During my time in Armenia, I wondered which traditions were covered up by the Soviets and yet where they would still be visible. Especially visually. It seemed to me that I only saw soviet, soviet and soviet – in the architecture, in how people shape their surroundings. I had ideas that it was still visible, that it was being dug up again and spruced up – like the old town of Tbilisi in particular. In Yerevan, there were only these very few little houses left in the ex-old town. I imagined it would be pretty. But I didn’t really find it anywhere (apart from the old churches and monasteries). In Dilijan it was a bit different. I thought I could see something else between all the “Soviets”. Here is a view of Dilijan. It is said that it is one of the places with the biggest growth.
They were more like premonitions of the past – like this condemned house.
AAt least they had already taken care of a small section of the street and made it pretty again. These carved balconies are something very typical of Armenia.
On the first day, I did a short hike down through the upper part of the village and the forest. After noon, I had picked out a slightly further round to get back to my accommodation. And that’s when I was struck by travelling luck again. First I went through a park, where I noticed 2 girls in special dresses. Then I was surprised that quite a lot of people were walking that way. And then I heard the music, saw tent stands set up and shortly afterwards found myself in a kind of festival again, where things were exhibited and sold and in the middle of the square there were dance and music performances. And there I had my sorely missed traditions. Interestingly, I seemed to be almost the only tourist, the other people seemed to know each other. I really enjoy watching dance performances. But first, here’s a potter:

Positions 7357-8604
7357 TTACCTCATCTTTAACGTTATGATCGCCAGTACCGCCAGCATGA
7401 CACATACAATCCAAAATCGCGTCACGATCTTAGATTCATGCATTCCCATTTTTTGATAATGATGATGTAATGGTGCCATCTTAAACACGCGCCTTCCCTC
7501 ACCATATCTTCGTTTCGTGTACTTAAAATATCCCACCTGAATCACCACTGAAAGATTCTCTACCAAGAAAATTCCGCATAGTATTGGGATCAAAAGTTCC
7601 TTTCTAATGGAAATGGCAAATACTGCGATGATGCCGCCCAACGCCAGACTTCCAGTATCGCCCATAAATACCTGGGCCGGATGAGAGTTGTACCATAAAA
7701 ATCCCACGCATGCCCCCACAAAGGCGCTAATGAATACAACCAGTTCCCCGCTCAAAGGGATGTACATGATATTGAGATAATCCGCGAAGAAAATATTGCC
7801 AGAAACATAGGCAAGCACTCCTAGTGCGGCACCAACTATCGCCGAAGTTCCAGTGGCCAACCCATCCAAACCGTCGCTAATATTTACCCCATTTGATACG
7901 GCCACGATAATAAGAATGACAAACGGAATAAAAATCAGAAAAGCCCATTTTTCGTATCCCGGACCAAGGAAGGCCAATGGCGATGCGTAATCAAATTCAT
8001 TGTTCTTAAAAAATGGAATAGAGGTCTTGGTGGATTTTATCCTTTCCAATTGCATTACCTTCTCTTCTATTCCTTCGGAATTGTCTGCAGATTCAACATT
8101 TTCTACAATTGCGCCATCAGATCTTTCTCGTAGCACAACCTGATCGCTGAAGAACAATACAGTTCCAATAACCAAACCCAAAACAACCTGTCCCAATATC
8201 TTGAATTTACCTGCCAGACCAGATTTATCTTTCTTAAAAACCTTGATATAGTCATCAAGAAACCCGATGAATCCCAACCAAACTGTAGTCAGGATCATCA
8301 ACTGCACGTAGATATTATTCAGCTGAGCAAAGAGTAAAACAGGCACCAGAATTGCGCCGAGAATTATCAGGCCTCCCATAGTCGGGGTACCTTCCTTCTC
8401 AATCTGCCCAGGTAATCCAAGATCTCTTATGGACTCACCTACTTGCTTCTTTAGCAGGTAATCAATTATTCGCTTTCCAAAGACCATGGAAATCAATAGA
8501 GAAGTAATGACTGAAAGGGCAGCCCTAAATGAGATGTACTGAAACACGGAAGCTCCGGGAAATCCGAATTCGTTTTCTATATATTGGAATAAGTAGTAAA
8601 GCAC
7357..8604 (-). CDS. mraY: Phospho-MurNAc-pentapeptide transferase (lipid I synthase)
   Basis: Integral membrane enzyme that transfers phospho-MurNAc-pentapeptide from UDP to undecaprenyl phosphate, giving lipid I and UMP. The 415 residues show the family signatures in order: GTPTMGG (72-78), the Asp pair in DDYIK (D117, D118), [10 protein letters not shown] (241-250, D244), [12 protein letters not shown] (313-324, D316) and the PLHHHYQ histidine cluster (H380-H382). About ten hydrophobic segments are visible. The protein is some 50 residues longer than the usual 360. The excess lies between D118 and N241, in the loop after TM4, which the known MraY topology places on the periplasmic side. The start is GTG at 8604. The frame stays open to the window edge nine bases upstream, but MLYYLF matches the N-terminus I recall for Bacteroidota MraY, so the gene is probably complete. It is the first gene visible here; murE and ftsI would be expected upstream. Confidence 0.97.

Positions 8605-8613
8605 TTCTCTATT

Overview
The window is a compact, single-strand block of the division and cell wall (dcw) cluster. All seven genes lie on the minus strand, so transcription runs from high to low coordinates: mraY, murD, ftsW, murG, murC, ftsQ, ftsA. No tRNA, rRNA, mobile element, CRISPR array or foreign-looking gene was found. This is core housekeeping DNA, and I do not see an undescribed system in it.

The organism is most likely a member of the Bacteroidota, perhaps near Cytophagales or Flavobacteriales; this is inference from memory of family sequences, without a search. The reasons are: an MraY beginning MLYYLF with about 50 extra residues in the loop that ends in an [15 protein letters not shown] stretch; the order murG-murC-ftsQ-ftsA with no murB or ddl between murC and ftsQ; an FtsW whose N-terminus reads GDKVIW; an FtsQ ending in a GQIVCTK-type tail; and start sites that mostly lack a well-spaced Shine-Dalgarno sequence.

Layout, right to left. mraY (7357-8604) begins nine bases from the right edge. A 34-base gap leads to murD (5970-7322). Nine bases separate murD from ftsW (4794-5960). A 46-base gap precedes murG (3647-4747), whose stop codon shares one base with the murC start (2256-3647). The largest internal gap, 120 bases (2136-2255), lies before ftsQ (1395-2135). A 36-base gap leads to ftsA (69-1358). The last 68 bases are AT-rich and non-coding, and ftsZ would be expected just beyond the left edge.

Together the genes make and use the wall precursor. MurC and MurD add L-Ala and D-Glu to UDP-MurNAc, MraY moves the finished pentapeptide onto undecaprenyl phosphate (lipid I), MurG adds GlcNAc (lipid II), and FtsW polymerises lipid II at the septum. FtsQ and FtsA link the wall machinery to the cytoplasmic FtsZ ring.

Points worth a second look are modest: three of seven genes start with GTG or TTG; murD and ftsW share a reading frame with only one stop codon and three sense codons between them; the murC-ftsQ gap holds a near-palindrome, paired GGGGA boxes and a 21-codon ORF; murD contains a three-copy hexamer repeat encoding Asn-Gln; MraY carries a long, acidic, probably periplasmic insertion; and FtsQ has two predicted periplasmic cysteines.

The music for the dance groups came from the tape, but there was also live singing and music. There were mainly drums and a kind of blowpipe that played the melody.
Armenian dancing is done in groups (here almost exclusively female, but it is also otherwise well mixed) and a lot of it is done with touching in rows and changing into many formations. It is not as sad as the music I heard in Garik’s taxi, but quite lively. There are probably also well-known fixed dance steps – when one of them performed something, two other dancing circles formed that weren’t there at all. And then there are dances where one dances a special role – visually emphasised by different clothes. Here are a few pictures of the dancers:
There is another interesting tradition, but I did not experience it. In Armenia, Easter is celebrated much bigger than Christmas. Because being born is nothing special, but being resurrected is. 😀